Serving Mine Action With Technology
by Per Lodhammar, SRSA
SRSA and Mine Action
The Swedish Rescue Services Agency (SRSA) is a Swedish governmental organization. It maintains a high level of emergency preparedness so that, with short notice, it can assist during international relief operations with specialist personnel and equipment. SRSA involvement in international mine action mainly supports Mine Action Coordination Centers (MACCs) through the United Nations Office of Project Services (UNOPS), where SRSA personnel hold positions within the MACC. SRSA has been contributing to research and development of new mine detection and clearance technology by concentrating on two specific projects: BIOSENS and DEMAND.
SRSA involvement in research and development (R&D) of mine detection and clearance equipment includes assistance in the development and testing of mechanical mine clearance equipment, metal detectors and multi-sensors including ground penetrating radar and biosensors or "artificial dog’s nose." SRSA partly financed and conducted initial tests of the Mine Guzzler, Oracle and Scan Jack machines in Croatia during 1999 and 2000. In cooperation with the Swedish Armed Forces and the Finnish Defense Material Administration, SRSA has tested and evaluated seven different metal detectors. SRSA seconded a member of staff to the Geneva International Center for Humanitarian Demining (GICHD), a mine detection dog (MDD) specialist who is concentrating on the study, development and evaluation of humanitarian demining with MDDs. SRSA also participates in the International Test and Evaluation Program for Humanitarian Demining (ITEP).
SRSA is the co-coordinator of the “BIOSENS—Vapor Detection for Demining” project and a partner in the “DEMAND—Enhancement of Three Existing Technologies and Data Fusion Algorithms for the Test and Demonstration of Multi-sensor Landmine Detection Techniques.” Both projects are sponsored by the European Union through the fifth framework program for research and technological development. In the following paragraphs, we introduce the objectives of these projects and SRSA’s role.
The partners initializing the DEMAND project saw the potential of combining three advanced sensor technologies with data fusion to provide a tool for humanitarian demining that could show that advanced technology is able to carry out demining in a safer and more effective way than present demining techniques. The basic idea is that knowledge from three sensors enhanced with data fusion can reduce false alarms. The project has been able to increase the state of the art for the three sensor technologies in the project (metal detector array, ground penetrating radar and biosensor explosive detector for TNT) as well as implement a novel generic data fusion approach. The system performance from measurements and tests in near-real field scenarios is being evaluated and will be available at the beginning of 2004.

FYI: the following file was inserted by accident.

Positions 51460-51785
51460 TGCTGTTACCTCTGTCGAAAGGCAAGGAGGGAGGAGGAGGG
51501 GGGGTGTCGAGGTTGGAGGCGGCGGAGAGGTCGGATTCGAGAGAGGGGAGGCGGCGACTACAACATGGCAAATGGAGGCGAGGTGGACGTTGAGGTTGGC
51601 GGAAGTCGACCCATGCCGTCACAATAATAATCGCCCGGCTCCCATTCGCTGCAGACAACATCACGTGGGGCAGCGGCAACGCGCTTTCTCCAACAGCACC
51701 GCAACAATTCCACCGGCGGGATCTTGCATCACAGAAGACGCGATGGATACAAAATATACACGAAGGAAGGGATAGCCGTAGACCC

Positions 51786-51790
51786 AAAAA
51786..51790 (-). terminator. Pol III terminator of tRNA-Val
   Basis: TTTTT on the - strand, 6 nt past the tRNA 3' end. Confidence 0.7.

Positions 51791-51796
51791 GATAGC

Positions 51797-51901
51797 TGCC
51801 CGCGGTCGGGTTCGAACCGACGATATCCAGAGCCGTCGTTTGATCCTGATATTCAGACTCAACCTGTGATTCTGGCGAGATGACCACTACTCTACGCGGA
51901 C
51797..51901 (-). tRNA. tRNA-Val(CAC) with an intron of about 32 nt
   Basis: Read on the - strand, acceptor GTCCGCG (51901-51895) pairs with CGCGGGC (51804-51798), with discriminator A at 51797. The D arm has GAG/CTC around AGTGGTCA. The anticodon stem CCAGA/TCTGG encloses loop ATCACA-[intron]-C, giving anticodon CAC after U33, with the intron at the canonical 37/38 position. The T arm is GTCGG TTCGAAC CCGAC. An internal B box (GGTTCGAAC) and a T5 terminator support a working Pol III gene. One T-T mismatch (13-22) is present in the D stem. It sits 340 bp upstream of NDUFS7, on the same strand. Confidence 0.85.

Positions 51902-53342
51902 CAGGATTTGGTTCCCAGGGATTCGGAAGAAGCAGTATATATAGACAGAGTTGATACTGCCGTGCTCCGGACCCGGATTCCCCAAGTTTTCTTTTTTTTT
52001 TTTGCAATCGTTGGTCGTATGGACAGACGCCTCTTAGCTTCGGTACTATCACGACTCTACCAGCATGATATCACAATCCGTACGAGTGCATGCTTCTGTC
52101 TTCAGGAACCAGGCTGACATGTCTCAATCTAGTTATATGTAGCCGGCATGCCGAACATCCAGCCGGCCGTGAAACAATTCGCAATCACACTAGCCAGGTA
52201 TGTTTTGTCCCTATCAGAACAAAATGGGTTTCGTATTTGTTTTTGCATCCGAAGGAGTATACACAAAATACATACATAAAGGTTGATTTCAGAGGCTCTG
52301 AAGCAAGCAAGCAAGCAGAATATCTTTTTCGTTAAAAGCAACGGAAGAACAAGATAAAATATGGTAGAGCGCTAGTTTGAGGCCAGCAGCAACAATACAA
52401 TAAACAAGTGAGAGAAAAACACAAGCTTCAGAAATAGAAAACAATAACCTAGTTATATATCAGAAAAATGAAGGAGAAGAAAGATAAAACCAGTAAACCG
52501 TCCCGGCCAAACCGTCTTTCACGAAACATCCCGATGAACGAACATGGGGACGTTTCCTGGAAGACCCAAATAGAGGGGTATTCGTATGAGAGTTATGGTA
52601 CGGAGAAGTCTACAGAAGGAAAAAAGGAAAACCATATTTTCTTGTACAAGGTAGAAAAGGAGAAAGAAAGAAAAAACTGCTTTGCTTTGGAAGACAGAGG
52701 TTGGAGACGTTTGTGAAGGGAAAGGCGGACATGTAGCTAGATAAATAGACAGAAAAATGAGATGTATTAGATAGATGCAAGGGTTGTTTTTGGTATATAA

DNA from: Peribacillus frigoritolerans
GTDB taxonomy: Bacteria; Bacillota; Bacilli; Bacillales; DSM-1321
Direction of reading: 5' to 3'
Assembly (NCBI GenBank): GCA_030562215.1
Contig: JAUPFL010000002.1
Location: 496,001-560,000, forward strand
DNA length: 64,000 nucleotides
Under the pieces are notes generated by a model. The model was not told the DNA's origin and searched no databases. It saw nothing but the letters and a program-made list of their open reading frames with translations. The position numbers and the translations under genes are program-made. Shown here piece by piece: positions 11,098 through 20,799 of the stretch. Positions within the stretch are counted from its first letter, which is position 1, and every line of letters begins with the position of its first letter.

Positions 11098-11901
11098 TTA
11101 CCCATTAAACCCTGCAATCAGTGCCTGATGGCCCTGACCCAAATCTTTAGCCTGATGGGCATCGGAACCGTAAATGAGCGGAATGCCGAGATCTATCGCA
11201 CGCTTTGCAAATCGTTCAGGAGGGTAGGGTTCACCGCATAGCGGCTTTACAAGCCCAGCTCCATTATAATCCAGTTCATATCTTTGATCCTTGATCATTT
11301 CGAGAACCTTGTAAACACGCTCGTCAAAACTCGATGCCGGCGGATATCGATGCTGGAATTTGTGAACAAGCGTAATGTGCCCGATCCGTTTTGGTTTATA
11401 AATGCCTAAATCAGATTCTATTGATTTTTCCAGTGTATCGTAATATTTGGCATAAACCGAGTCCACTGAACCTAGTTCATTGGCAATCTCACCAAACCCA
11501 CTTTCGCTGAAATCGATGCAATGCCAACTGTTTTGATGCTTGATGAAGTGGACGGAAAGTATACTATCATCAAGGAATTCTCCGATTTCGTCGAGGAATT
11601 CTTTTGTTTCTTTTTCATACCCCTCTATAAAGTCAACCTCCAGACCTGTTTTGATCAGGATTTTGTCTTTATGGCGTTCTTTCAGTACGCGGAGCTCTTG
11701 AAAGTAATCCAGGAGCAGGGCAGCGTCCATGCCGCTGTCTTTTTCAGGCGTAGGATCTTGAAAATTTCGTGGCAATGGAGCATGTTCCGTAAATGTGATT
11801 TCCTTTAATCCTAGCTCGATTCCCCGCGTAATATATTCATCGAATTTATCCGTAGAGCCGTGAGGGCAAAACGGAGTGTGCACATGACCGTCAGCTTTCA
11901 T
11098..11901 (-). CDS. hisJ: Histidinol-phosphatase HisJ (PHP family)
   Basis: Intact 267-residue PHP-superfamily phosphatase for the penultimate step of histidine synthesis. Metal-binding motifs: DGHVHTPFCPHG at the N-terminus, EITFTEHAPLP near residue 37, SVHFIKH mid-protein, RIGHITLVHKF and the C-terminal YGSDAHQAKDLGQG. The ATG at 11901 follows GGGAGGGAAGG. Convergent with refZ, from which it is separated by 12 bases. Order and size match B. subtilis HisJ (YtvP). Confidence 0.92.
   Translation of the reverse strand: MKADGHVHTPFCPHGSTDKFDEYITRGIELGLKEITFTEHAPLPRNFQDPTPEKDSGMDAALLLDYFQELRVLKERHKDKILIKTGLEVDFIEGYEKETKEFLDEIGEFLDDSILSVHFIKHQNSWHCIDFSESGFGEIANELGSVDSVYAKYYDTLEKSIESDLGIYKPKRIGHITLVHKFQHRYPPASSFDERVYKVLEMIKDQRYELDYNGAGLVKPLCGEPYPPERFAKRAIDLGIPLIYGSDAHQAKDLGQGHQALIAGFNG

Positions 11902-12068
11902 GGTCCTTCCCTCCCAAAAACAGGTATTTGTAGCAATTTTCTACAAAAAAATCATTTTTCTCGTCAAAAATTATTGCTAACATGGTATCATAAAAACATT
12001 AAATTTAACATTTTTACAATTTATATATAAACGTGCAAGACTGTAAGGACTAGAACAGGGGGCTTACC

In this project, SRSA has a leading role in assessing the biosensor system for its suitability for humanitarian demining. The system has two main components: the sample collection system and the analysis unit, the latter of which has been developed in this project. SRSA has also organized the field tests and is helping to analyze the results and performance of the multi-sensor system. Together with SRSA, partners in the project are the Technical University Ilmenau, Germany; MEODAT GmbH, Germany; IDS Ingegneria dei Sistemi S.p.A., Italy; Biosensor Applications Sweden AB, Sweden; Schiebel Elektronische Geräte GmbH, Austria; and GTD Ingeniería de Sistemas y Software Industrial S.A., Spain.
The BIOSENS project aims at an increase in the performance of the biosensor analysis unit developed in DEMAND through, for example, an increase in the number of simultaneously detectable explosives from one to three, an increase in system sensitivity and a reduction in size. The BIOSENS project is also developing a sample collection system and methodologies and procedures for the use of explosive vapor and particle detection equipment for area reduction.
Extensive tests have been undertaken and are continuing in test fields that have been purposely built by SRSA in Croatia with the help of the Croatian Mine Action Center (CROMAC) and in other areas, e.g., Bosnia. Parts of these tests include comparison with MDDs. This work is helping researchers to better understand the environmental conditions affecting mine detection through vapor or particle detection.
The present biosensor detection technology is able to detect and distinguish between TNT, PETN and RDX. Present work in the project is focused on increasing sensitivity, gathering further test results and developing procedures. Performance evaluation will be available towards the end of 2004. Together with SRSA, the present partners in the project are Biosensor Applications Sweden AB, Sweden; Norwegian People’s Aid, Norway; and Weizmann Institute of Science, Israel.
Disclaimer and Contacts
The information appearing in this document has been prepared in good faith and represents the opinions of the authors. The authors are solely responsible for this publication and it does not represent the opinion of the European Community. Neither the authors nor the European Community are responsible for any use that might be made of data appearing herein.
For more information about the BIOSENS and DEMAND projects please contact Anders Berg, SRSA, at firstname.lastname@example.org or Jan Gustafsson, SRSA, at email@example.com. For more information about SRSA and its involvement in mine action, please contact Pehr Lodhammar, SRSA, at firstname.lastname@example.org.